Foley on Microsoft
Microsoft Live: A Six-Month Report Card
Mary Jo explains what the Live services are all about and how she rates their success so far.
- By Mary Jo Foley
Last November, Bill Gates unveiled Microsoft's latest sea change -- its Live strategy. Microsoft watchers have been struggling to make sense of it ever since.
Six months after kicking off the "Live" era of software, Microsoft has rolled out nearly two dozen entities under that banner. Sometimes it seems like Microsoft is using "Live" as a way to re-brand MSN. Other times, Live is "Microspeak" for Web 2.0.
Does "Live" mean hosted? Software as a service? All of the above? None of it? Is there any method to the Live madness? While Microsoft has done almost nothing to clarify Live matters, there actually is something there.
My Microsoft Live epiphany came in late March, after attending a session outlining the Windows Live developer strategy at Microsoft's Mix '06 conference (the event that was thoroughly overshadowed by yet another Windows Vista delay). The "aha!" moment happened when Microsoft detailed the development-platform story for Live.
Envision a typical Microsoft architectural diagram consisting of three layers here: At a core level, Microsoft is giving developers both inside and outside the company three sets of interfaces -- contacts, identity and storage. There is an optional layer of common services sitting atop those interfaces. The services include search, AdCenter, presence, mapping and mobile. On top of that, Microsoft is creating a growing family of Windows Live applications and "experiences."
My Microsoft Live epiphany came in late March, after attending a session outlining the Windows Live developer strategy at Microsoft’s Mix ’06 conference (the event that was thoroughly shadowed by yet another Windows Vista delay).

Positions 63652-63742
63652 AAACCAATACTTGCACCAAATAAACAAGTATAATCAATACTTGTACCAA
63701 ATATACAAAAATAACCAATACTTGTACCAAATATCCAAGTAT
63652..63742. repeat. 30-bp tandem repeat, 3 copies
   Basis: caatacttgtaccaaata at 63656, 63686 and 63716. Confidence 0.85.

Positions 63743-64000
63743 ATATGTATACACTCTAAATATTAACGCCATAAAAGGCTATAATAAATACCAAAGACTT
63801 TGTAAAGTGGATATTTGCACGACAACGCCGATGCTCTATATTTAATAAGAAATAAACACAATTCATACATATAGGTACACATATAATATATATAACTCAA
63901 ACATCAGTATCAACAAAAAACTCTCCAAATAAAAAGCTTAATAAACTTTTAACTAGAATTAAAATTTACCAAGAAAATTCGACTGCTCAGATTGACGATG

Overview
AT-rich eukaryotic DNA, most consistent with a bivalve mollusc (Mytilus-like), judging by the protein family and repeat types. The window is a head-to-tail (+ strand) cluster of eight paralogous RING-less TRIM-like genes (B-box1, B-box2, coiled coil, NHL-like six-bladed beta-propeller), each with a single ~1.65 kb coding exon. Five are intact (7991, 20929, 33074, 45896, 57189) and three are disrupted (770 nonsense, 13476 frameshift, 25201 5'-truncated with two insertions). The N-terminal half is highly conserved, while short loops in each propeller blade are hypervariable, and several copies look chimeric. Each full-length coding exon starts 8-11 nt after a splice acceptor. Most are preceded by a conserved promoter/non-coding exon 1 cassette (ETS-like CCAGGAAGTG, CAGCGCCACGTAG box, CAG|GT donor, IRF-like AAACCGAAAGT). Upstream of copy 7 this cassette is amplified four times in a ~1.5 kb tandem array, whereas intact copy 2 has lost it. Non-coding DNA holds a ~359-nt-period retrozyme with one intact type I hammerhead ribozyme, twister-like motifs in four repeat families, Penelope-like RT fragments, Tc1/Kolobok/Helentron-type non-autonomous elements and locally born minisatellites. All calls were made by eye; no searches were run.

This is where everything from Windows Live Expo classifieds to Windows Live Messenger instant messaging fits in. Other non-Windows-specific services -- such as Xbox Live, Office Live, Visual Studio Live (code-named "Tuscany") and other future Microsoft Live services -- also plug in at this level. I walked out of that session, shaking my head and muttering, "Why couldn't someone have said this before now? Now I get it!"
If you dig into another hidden gem, the MSDN Windows Live Developer Center, you'll see the Live strategy even more clearly. Microsoft has crafted a policy and come up with a mechanism for licensing various Live properties, including Live.com gadgets, custom domains, search, MSN/Windows Live Spaces, Virtual Earth and Live Messenger. There are software development kits for each of these entities. Not that you'd know it if you relied on Microsoft's MSN folks to tell you. We unearthed this wealth of information by accident while poking around in the Live Developer Center and clicking on "business model."
So here is my six-month Live Report Card:
- Ambition: A
A new product or feature coming from Microsoft almost every day is unheard of. Live makes the Softies seem like the innovators they so desperately want to be.
- Buzz: B/C
Folks know Live matters and that its primary driver, Ray Ozzie, is the Chosen One. However, very few developers outside of Microsoft have jumped on the Live bandwagon so far.
- Clarity: D
Six months after launching Live, Microsoft still can't explain what it means or why it matters in a single, simple sentence.
- Delivery: B/C
As with arch rival Google, perpetual beta seems to be the modus operandi. Maybe never-ending betas mean never having to say you're sorry?
Now that we've had six months to digest it, how would you rate the Microsoft Live rollout? Do you think Live will change the way Microsoft developers build software or the way you buy it? If you were Ray Ozzie, what would you do next to build
Live momentum inside and outside the company? Write to me at
Mary Jo Foley is editor of the ZDNet "All About Microsoft" blog and has been covering Microsoft for about two decades. She has a new book out, Microsoft 2.0 (John Wiley & Sons, May 2008), about what's next for Microsoft in the post-Gates era.